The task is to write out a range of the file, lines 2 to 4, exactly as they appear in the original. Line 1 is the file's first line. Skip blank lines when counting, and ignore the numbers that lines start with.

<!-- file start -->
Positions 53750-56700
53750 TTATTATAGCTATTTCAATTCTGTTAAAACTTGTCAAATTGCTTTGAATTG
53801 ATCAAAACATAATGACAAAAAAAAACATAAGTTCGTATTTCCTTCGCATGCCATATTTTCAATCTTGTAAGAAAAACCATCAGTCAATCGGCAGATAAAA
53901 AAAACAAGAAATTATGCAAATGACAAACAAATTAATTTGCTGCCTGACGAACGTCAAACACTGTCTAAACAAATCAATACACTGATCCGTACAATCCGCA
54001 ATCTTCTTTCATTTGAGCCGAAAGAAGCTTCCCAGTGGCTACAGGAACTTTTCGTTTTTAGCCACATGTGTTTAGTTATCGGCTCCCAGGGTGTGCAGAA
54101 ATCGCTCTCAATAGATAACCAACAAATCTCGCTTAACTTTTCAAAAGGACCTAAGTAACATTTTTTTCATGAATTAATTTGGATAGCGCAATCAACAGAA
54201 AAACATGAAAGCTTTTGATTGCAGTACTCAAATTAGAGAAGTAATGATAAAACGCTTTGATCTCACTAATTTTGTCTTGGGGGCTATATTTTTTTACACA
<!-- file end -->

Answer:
53750 TTATTATAGCTATTTCAATTCTGTTAAAACTTGTCAAATTGCTTTGAATTG
53801 ATCAAAACATAATGACAAAAAAAAACATAAGTTCGTATTTCCTTCGCATGCCATATTTTCAATCTTGTAAGAAAAACCATCAGTCAATCGGCAGATAAAA
53901 AAAACAAGAAATTATGCAAATGACAAACAAATTAATTTGCTGCCTGACGAACGTCAAACACTGTCTAAACAAATCAATACACTGATCCGTACAATCCGCA